ANN ARBOR – North Carolina was hoping to make Michigan play to its rapid tempo on Wednesday night, and for the first few minutes, things looked like they may go the Tar Heels way. UNC’s Brandon Robinson hit a three-pointer seven minutes into the game that gave his team a 21-11 lead. The pendulum then swung in Michigan’s direction.
“We are all confident in each other. We play selfless basketball, we don’t care who scores, we just want to win, so that is what got us the dub.” said freshman Ignas Brazdeikis, who sparked a 17-2 Wolverines run that put Michigan in front 28-23. During that run, Brazdeikis, Eli Brooks, and Charles Matthews all scored baskets that had the Crisler crowd reaching eardrum-rattling levels of loud. “I expected a big crowd, but when everyone started yelling and screaming, my emotions were so high, there is just not a better feeling in the world,” said Brazdeikis, who fed off the energy in the building all night long.
While Brazdeikis served as a spark, it was Jon Teske who was making clutch plays throughout the night, the most prevalent of which came late in the first half. After a Charles Matthews three put Michigan up 36-35 (and broke a six-plus minute scoreless streak from the field for Michigan.) Jordan Poole poked the ball loose from UNC guard Andrew Platek, Poole lost his handle, and all seven feet of Teske hit the deck to dive for the loose ball and pass it back to Poole, who nailed a three-pointer to put Michigan up 39-35 at the break. According to those on the floor, that was a game-changing play.
“Being able to end the first half on a run like that was huge, hitting that shot, it got everyone going, and it let us hit the ground running (in the second half.)” said sophomore guard Jordan Poole, who finished with 18 points. Hindsight may be 20/20, but even a coaching veteran like North Carolina’s Roy Williams didn’t know that play would turn the game in favor of Michigan for the rest of the night. “I didn’t think it was going to be an uphill battle at that time.” a visibly frustrated Williams said at his postgame presser. “Guys think about this, the ball was being deflected out-of-bounds and we thought it would go out-of-bounds, their player (Teske) hustled, got the ball threw it back in and they attacked us on the other end, so I was frustrated.” Even John Beilein was impressed with the hustle by his junior center, known by his teammates as Big Sleep, “That was a big part of it. We needed something going into halftime to get us going. We did get up, then all of a sudden they made a little bit of a run. 7 foot 1 guys don’t go and get the ball like that.” said Beilein with a sense of pride and astonishment.
Michigan opened the second half shooting the lights out and ratcheting up its defensive prowess, outside of an 11-0 UNC run inside the final ten minutes that cut the Wolverines lead to eleven points, it was smooth sailing to the finish line. Somehow, a 17 point victory over North Carolina is Michigan’s closest win of the young season. “As a coach, I feel like I have done the worst job with this team in 31 years as a head coach… The most frustrated I have ever been” Williams said plainly of his team’s loss. When John Beilein heard about Williams comments, he took them as a badge of honor for his squad. “That is one of the biggest compliments I have ever had… It’s not like we are trying to frustrate you, we are trying to keep people from scoring baskets,” said Beilein of his team’s approach, one that led to Michigan contesting over 90 percent of UNC’s shots and the Tar Heels shooting less than 25 percent midway through the second half.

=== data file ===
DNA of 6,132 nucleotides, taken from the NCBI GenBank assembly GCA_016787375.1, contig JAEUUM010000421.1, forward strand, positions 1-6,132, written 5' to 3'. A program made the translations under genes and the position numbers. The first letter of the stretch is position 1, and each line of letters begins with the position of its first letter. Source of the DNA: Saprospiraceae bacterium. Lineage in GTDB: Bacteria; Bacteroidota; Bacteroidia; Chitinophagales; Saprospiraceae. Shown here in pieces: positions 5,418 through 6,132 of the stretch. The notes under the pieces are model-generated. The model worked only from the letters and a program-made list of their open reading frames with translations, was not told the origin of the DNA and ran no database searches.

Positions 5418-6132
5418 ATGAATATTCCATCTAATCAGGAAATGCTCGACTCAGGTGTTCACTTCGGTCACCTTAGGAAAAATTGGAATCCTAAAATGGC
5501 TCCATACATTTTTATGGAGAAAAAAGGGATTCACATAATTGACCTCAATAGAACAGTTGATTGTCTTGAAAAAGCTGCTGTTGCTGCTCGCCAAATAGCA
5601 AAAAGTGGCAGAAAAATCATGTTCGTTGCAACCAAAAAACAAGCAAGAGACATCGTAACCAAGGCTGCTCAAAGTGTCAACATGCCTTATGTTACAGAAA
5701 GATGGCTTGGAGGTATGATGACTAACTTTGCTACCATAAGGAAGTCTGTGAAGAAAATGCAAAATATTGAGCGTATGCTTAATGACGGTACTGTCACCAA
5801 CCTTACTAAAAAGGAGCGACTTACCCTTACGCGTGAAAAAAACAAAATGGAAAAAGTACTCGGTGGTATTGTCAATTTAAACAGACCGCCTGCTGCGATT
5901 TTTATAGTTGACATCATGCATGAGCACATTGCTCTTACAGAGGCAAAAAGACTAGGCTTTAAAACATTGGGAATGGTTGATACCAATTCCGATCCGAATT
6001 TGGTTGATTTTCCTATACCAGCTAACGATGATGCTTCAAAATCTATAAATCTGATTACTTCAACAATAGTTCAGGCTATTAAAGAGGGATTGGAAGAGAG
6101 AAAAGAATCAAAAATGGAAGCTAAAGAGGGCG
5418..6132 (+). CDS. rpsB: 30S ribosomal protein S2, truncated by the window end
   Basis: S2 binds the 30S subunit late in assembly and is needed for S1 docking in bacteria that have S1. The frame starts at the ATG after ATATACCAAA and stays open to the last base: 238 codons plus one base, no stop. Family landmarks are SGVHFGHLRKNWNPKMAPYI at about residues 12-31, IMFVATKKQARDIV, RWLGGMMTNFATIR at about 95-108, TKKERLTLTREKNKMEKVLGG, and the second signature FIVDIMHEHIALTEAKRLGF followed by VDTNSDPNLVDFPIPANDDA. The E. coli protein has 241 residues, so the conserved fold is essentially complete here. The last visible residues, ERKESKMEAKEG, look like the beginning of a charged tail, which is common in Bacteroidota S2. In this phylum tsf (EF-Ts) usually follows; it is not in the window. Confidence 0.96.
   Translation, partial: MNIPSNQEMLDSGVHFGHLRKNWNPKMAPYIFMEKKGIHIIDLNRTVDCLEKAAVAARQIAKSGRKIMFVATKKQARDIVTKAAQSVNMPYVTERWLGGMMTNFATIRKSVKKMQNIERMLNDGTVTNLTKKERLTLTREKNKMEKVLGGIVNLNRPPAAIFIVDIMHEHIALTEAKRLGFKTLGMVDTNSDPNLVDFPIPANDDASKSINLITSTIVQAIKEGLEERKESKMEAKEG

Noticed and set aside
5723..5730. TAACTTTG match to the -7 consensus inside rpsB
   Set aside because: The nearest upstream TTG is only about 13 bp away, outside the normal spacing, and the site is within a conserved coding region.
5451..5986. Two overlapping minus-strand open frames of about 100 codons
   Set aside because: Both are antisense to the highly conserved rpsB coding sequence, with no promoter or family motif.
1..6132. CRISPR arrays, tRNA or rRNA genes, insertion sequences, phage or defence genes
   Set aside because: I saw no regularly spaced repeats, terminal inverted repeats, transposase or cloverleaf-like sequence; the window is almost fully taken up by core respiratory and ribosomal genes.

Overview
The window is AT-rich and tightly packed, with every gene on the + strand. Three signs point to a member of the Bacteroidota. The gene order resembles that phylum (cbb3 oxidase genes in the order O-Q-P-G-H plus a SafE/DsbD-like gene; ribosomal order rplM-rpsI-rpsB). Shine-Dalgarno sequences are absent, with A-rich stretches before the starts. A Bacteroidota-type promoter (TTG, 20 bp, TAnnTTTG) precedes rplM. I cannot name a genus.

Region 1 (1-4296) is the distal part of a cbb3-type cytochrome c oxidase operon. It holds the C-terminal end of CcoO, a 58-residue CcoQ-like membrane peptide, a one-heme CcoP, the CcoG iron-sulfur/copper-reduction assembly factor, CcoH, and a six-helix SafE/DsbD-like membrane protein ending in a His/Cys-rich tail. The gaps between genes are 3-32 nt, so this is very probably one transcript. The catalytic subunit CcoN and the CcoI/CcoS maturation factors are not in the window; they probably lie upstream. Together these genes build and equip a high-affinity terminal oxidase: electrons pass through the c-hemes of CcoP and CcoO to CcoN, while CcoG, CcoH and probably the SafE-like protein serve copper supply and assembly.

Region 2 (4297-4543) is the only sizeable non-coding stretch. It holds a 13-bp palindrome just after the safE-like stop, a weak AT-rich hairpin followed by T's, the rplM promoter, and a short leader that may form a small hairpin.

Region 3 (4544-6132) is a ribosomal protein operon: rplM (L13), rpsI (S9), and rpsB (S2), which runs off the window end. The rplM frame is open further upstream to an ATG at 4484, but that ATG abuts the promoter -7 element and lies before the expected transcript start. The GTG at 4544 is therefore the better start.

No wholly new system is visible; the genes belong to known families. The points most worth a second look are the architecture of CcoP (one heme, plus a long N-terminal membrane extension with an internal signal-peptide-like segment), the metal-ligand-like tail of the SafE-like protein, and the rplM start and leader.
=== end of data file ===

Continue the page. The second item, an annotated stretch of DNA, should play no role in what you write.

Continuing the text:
The win over UNC continues a pattern we saw against Villanova, and have seen throughout Beilein’s tenure at Michigan. It is rare that the Wolverines get beaten twice by the same team. Michigan dismantled Villanova in Philadelphia two weeks ago and now dispatched of North Carolina on its home floor. The word “revenge” may not be the official slogan of Michigan Basketball, but the thought has crossed minds in the locker room. “It’s like the football team. We were on a revenge tour ourselves,” Brazdeikis said. “We needed to win those games and bring our confidence up, and I feel like we are playing at a very high level right now and we just need to improve every single day,” he finished.
Michigan has won 21 of its last 22 games dating back to last season, and 16 of those wins have come by double-digit margins. With that perspective, it almost makes a win like Wednesday’s, holding North Carolina to 30 points below the Tar Heels average, seem somewhat normal as opposed to the outlier it is. Michigan now opens Big Ten play brimming with confidence, looking to beat a No. 19 Purdue team that topped the Wolverines twice in the regular season in 2017-18 by a combined five points (including a one-point loss at Crisler that had a finish marred by replay review.) If the Villanova game was a reminder of what Michigan can be, the North Carolina game was proof that the Michigan team we’re seeing is no mirage when playing at its best. Michigan is a young, well-balanced team that competes on both ends of the floor, and one that wants to (and very well could) be in Minneapolis come April to win the National Championship that evaded them nearly eight months ago in San Antonio.